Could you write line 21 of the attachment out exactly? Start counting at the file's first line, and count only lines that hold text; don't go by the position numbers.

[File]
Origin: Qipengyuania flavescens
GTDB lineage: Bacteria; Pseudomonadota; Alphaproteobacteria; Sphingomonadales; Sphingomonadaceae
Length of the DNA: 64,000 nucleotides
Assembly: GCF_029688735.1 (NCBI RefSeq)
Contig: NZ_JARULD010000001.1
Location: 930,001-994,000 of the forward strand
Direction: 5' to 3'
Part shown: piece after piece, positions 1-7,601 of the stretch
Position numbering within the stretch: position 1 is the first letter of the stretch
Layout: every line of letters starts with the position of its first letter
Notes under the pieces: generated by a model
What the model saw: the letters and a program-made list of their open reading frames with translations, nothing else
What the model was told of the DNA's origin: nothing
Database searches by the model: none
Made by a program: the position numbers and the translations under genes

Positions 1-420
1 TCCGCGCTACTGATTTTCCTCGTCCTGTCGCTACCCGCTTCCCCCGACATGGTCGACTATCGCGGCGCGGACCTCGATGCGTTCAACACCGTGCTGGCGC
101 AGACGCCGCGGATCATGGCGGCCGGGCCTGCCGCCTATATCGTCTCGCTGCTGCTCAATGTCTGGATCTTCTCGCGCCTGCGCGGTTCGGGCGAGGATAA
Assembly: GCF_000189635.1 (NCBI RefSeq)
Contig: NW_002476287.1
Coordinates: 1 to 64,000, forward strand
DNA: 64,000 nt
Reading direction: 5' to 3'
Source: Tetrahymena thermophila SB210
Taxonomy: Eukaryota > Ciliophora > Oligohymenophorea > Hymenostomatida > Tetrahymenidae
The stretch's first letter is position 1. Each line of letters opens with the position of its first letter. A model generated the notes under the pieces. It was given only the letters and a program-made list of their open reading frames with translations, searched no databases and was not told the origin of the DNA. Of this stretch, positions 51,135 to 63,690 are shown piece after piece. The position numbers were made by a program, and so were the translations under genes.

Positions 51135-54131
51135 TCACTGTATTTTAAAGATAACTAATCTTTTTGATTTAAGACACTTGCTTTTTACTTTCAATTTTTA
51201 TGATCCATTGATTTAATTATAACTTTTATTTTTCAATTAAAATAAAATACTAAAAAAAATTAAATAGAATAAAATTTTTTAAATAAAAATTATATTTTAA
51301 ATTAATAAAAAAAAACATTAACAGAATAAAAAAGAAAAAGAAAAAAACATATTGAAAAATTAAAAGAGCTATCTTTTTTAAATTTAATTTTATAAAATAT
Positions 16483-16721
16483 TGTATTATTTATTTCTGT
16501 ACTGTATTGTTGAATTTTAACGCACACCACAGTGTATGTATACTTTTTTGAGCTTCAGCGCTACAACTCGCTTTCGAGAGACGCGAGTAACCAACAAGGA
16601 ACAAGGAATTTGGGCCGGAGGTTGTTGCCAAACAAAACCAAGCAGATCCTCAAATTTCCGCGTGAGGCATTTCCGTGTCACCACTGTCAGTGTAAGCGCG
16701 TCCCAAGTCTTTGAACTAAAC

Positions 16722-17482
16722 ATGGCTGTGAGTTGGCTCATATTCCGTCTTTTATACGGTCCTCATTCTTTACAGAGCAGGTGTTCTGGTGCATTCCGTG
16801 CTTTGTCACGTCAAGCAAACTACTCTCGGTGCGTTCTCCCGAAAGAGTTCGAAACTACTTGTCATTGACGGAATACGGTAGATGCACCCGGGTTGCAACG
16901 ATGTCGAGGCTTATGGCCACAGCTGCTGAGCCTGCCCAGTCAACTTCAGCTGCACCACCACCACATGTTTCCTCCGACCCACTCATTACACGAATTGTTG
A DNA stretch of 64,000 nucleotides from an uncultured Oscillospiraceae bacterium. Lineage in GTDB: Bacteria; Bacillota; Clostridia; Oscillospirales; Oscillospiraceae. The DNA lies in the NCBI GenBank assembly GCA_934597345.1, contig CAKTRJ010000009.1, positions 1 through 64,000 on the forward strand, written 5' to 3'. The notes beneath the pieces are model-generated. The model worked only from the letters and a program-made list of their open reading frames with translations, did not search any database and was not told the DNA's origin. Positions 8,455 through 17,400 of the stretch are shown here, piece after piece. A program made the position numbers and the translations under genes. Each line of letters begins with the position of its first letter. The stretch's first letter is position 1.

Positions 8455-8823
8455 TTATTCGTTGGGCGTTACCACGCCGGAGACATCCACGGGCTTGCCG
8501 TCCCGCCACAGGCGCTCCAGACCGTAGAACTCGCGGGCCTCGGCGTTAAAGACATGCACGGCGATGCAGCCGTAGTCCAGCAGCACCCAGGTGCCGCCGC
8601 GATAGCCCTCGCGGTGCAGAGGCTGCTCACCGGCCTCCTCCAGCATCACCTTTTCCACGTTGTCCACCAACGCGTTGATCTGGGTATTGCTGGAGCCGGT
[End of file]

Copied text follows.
Coordinates: 1 to 64,000, forward strand